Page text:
A major stimulus for compensation via increased NKCC1 activity in AE2-null colon may relate to the functions of NKCC1 and AE2 (coupled with NHE1) in the maintenance of cell volume. Both transport processes mediate regulatory volume increase (1, 31, 38), which is likely initiated by reductions in cell volume during activation of CFTR (21, 49). In the case of coupled Na+/H+ and Cl−/HCO3− exchange, previous studies indicated that decreased cell volume activates Na+/H+ exchange, leading to cellular alkalinization, which in turn activates AE2 (29, 31). Inhibition of NHE1 would prevent cell shrinkage-induced cellular alkalinization and subsequent activation of AE2 for regulatory volume increase, thus leading to a greater reliance on NKCC1 activity to sustain cell volume and support anion secretion. Cell shrinkage, in addition to reduced intracellular Cl− concentrations discussed earlier, has been shown to stimulate basolateral NKCC1 activity via increased phosphorylation of the protein (28).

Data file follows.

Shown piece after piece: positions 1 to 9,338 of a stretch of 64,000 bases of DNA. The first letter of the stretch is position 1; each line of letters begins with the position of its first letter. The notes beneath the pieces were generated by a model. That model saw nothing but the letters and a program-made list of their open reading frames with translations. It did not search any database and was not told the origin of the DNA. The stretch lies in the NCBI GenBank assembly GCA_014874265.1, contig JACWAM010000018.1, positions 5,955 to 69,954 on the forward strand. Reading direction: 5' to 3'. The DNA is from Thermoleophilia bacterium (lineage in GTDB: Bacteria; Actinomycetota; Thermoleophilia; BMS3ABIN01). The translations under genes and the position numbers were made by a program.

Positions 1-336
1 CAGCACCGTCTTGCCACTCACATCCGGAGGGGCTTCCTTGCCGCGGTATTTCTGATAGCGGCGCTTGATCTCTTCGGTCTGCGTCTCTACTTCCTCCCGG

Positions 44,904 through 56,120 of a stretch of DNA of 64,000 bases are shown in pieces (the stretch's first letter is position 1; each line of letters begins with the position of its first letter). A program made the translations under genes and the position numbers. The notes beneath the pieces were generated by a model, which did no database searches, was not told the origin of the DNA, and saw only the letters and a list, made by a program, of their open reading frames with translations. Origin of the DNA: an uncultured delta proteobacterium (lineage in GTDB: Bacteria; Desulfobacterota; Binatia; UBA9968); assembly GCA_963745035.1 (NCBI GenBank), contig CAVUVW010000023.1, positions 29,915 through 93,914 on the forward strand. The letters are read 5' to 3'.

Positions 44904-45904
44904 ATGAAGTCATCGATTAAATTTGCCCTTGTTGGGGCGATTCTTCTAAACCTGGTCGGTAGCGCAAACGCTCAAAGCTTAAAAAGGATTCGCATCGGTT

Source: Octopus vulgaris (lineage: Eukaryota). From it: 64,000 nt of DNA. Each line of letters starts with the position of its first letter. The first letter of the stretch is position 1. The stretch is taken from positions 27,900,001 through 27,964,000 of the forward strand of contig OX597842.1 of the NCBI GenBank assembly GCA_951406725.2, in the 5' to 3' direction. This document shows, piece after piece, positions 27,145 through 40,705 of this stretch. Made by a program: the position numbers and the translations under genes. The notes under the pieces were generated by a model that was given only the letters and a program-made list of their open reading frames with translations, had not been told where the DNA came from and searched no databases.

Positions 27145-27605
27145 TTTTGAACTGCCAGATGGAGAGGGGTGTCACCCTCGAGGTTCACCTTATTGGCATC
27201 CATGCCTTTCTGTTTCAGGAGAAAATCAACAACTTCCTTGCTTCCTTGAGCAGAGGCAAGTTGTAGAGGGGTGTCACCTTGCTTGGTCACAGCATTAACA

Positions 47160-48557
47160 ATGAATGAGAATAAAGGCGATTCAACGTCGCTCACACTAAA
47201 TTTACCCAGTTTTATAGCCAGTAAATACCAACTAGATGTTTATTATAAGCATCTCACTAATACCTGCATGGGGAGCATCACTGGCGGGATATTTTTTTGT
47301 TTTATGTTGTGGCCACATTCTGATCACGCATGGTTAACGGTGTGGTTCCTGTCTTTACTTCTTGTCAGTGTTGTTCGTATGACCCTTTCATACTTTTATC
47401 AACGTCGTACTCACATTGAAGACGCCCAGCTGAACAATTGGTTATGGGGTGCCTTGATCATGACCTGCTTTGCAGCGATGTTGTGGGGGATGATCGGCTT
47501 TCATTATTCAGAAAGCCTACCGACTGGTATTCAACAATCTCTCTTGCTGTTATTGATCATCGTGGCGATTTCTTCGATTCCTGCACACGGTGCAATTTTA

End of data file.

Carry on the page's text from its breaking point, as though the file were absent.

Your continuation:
Besides AE2, the only transporter we are aware of that might provide both Cl−-uptake and HCO3−-extrusion capabilities across basolateral membranes of colonic epithelium is the AE3 Cl−/HCO3− exchanger. AE3 is expressed at only low levels in rat intestine and colon (33); however, in human intestine and colon it was expressed at easily detected levels in basolateral membranes, with highest levels in colon (3). However, AE3 was not detected in protein samples prepared by using whole colon from wild-type or AE2−/− mice. Further analysis using muscle and epithelial layers of wild-type colon and long exposure times during immunoblotting yielded only trace bands of the correct size, with higher levels in muscle, thus negating a major role for AE3 as an epithelial Cl−/HCO3− exchanger in mouse colon.